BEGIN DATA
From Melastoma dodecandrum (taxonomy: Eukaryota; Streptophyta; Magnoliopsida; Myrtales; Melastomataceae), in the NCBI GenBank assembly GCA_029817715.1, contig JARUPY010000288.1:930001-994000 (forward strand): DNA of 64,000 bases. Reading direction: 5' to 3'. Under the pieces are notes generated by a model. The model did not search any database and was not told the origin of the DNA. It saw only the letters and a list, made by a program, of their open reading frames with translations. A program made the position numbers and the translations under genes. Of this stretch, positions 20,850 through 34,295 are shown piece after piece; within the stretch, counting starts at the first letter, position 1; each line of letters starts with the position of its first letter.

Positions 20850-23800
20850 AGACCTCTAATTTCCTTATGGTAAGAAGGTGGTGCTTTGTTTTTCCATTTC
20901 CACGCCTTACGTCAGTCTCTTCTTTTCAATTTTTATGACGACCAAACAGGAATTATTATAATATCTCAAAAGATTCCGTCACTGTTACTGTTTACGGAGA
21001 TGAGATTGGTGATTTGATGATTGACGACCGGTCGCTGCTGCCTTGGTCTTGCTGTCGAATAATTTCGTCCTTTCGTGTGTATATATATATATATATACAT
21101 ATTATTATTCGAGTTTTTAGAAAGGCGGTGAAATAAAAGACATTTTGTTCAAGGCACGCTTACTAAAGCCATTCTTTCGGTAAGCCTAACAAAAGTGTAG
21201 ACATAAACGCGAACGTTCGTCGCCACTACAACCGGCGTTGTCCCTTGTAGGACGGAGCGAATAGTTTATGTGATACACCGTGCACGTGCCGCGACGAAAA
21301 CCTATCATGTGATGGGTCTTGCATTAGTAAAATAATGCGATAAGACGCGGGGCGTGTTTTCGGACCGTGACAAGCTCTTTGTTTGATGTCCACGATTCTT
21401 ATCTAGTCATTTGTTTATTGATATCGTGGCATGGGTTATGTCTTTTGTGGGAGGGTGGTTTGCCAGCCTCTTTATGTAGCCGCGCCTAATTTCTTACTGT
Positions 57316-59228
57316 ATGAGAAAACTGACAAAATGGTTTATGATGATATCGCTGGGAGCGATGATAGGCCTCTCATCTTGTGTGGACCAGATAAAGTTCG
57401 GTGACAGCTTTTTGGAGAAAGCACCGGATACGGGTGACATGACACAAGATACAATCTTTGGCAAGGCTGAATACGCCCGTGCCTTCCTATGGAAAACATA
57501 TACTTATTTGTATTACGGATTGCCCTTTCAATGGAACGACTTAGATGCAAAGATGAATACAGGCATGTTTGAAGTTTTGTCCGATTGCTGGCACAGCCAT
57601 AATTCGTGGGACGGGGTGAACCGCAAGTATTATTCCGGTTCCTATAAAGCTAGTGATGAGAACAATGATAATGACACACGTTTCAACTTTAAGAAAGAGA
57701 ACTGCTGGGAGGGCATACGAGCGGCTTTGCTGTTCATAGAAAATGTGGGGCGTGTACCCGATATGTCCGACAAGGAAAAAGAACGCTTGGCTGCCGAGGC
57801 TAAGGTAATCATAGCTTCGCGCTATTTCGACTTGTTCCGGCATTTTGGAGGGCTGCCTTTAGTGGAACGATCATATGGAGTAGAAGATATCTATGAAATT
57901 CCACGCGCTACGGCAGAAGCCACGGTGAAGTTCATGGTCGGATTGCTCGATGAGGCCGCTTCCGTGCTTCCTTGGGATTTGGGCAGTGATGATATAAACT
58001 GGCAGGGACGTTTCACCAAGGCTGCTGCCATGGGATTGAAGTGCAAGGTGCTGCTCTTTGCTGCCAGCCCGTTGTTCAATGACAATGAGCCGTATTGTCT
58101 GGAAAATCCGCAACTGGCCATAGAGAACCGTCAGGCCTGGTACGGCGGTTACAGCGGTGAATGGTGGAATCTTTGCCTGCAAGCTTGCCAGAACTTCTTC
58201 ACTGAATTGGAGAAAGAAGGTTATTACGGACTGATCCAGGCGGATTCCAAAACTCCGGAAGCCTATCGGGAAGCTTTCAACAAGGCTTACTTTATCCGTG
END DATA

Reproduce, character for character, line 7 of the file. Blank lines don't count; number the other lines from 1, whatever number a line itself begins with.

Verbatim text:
21201 ACATAAACGCGAACGTTCGTCGCCACTACAACCGGCGTTGTCCCTTGTAGGACGGAGCGAATAGTTTATGTGATACACCGTGCACGTGCCGCGACGAAAA